It struck me that, since it is invisible, my dog is more likely a different species, not just a special breed. I propose that its scientific name be Canis transparensis. I suspect that this species also has different breeds, but since I haven't met anyone else who owns one, I have no basis for comparison.

Today starts the three-day motorcycle certification course. If I leave work right on time, I'll be able to get in most of my workout and dinner before this evening's session. Naturally, I'll have to tell my coworkers that I absolutely can not stay late today. Keeping with the theme, I'll be taking my invisible dog to obedience school.

It's kind of fun owning an invisible dog. Walking it gives me exercise, and there's no mess to pick up. On the down side, there's the risk of this joke going out of control because my friends are likely to be more enthusiastic than I about dog puns and jokes.

Thursday, July 10, 2008

I have no idea who these people are, nor what they're doing in my blog. Honest.

Your result for The Best Thing About You Test...


Honesty is your greatest virtue.

Honesty is the human quality of communicating and acting truthfully. This includes listening, and any action in the human repertoire — as well as speaking. And you? You cannot tell a lie. Both loved ones and strangers should trust you, because you won't (1) lie, (2) lie via omission, or (3) sit there and let lies be told. (Can you even let a sleeping dog lie?) All 7 virtues are a part of you, but your honesty runs deepest.

Your biggest risk is hurting the feelings of your most sensitive friends. However, most appreciate you for your candor.

Honest famous person: George Washington, if you believe the propaganda.

Your raw relative scores follow. 0% is low, and 100% is perfect, nearly impossible. Note that I pitted the virtues against each other, so in some way these are relative scores. It's impossible to score high on all of them, and a low score on one is just relatively low compared to the other virtues.


30% Compassion

56% Intelligence

50% Humility

67% Honesty

50% Discipline

29% Courage

0% Passion

Take The Best Thing About You Test at HelloQuizzy

Wednesday, July 09, 2008

Rainy Day People

It has rained almost every day for the past two weeks. This isn't like the deluges afflicting the Midwest, nor even the early evening thunderbursts that typically signify monsoon season (which, officially, is still a week or so away). Instead, it's short showers that are just enough to wet my veranda, but little enough that the veranda dries before the next shower. Plus, the rain is falling at odd hours, such as early afternoon or the middle of the night.

I can't say for certain that it rained in Las Cruces during Independence Day weekend because I was in Albuquerque, but I can say that it rained on the drive up, rained while I was there, and rained during the drive back. If not for the fact it isn't raining constantly, I'd feel like that Douglas Adams character, the truck driver who identified something like 70 types of rainfall because, no matter where he went, it was raining. I forget whether it was in Dirk Gently's Holistic Detective Agency or Long, Dark Teatime of the Soul. Of course, the guy could have finally retired after a lifetime of driving in the rain and moved to the desert in the hopes of avoiding it...

Monday, July 07, 2008

What color is your car?

From the Waste News daily e-mail:

EPA SmartWay campaign to simplify green car shopping

July 3 -- The U.S. EPA is launching its SmartWay Leaf Campaign that will certify cars and trucks to help consumers identify models that are fuel efficient and emit relatively low levels of pollution and greenhouse gases.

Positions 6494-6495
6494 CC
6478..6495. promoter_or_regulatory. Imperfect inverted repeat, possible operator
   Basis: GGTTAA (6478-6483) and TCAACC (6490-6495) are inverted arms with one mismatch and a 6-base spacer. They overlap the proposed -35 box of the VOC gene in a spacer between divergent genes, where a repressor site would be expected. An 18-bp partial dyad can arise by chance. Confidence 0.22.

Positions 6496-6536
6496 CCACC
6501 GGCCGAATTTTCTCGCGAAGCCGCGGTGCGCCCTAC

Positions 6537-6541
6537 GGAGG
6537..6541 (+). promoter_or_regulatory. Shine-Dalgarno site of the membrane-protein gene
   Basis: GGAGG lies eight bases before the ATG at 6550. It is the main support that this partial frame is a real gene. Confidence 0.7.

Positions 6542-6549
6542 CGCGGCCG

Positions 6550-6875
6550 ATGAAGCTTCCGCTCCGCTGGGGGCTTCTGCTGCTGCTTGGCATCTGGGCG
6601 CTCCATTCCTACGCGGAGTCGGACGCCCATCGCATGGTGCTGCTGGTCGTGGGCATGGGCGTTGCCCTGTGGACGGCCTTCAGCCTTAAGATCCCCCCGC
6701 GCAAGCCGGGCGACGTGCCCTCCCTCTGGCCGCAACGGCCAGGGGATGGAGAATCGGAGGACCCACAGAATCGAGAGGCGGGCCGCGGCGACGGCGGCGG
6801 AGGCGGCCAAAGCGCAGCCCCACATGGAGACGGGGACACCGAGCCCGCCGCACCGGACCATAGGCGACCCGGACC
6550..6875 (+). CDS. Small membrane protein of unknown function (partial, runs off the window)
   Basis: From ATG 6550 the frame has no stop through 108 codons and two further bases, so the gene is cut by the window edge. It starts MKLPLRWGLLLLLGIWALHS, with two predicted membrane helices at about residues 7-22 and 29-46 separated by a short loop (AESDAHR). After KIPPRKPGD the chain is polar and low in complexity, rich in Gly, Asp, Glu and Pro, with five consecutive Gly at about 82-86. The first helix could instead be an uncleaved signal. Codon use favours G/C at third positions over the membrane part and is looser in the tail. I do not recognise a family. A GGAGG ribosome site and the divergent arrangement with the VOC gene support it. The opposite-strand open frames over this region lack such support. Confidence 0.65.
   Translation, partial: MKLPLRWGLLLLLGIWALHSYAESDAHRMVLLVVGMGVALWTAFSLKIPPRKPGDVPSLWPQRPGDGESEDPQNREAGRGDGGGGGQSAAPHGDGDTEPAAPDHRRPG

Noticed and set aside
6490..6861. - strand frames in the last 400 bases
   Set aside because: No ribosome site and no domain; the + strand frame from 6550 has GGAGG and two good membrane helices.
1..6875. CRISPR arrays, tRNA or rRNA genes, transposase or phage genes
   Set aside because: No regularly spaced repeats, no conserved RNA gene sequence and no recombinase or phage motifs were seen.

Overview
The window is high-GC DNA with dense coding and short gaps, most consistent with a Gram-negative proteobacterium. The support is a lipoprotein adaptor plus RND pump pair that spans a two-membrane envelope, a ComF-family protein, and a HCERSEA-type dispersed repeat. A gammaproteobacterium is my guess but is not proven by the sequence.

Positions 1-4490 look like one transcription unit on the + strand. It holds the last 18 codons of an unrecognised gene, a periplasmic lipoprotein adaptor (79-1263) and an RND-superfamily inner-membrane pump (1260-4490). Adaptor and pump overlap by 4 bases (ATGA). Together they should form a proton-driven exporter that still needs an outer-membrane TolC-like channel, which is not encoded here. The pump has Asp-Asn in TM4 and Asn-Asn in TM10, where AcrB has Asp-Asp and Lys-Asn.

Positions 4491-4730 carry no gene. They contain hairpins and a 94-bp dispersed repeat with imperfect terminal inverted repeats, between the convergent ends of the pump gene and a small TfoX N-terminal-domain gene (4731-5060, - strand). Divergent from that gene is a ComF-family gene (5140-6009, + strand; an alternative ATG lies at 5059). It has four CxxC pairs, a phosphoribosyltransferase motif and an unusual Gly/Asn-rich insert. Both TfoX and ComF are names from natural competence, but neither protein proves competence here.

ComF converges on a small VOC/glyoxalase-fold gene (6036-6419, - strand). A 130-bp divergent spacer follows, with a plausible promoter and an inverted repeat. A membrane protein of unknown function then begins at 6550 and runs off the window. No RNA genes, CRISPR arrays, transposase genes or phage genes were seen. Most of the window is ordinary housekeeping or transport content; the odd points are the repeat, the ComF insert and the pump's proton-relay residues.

The national campaign features television, radio and print public service announcements that will help consumers recognize the SmartWay leaf as a symbol of cleaner and more fuel-efficient transportation choices, according to the EPA.

The campaign encourages consumers to look for the EPA SmartWay certification mark on cars and trucks when shopping for a new or used vehicle. About 20 percent of all vehicles -- covering a wide variety of makes and models -- qualify to be SmartWay-certified.

SmartWay-certified vehicles are the best environmental performers, as measured by a combination of their emission levels of greenhouse gases, hydrocarbons, nitrous oxides and other pollutants.

If every light-duty vehicle in the country were SmartWay-certified, carbon dioxide emissions would decrease by 214 billion pounds annually, according to the EPA. That´s equivalent to the emissions from nearly 20 million vehicles each year.

Additional information about the SmartWay program is available online at

You heard it here first.

Well, maybe second, but I don't know how much recycling news gets to your preferred informational medium. Still, it contains a pun too good (too bad?) to pass along.

Philadelphia will go citywide with its single-stream curbside collection program on July 7th, declaring the event as "BINdepndence Day."

TerraCycle has expanded its line of repurposed consumer product packaging — last seen in backpacks made out of discarded drink pouches — to include an umbrella made out of cookie wrappers.

Finally, in the "mine is bigger than yours" category...

The Waste & Resources Action Programme (Banbury, England) has released a comprehensive study into various household recycling programs, finding that the size of a household's recycling bin is the primary determinant of how much people recycle. The study also notes that, though curbside sorting of recyclables results in better material quality than single-stream, the authors of WRAP's study are careful to note that there is "no such thing as a one-size-fits-all 'best' [program]."

Tuesday, July 01, 2008

A Word to the Wise

For G-d's sake, if you want me to see something, do not put it in my inbox. (That's actually my "to be filed" pile.)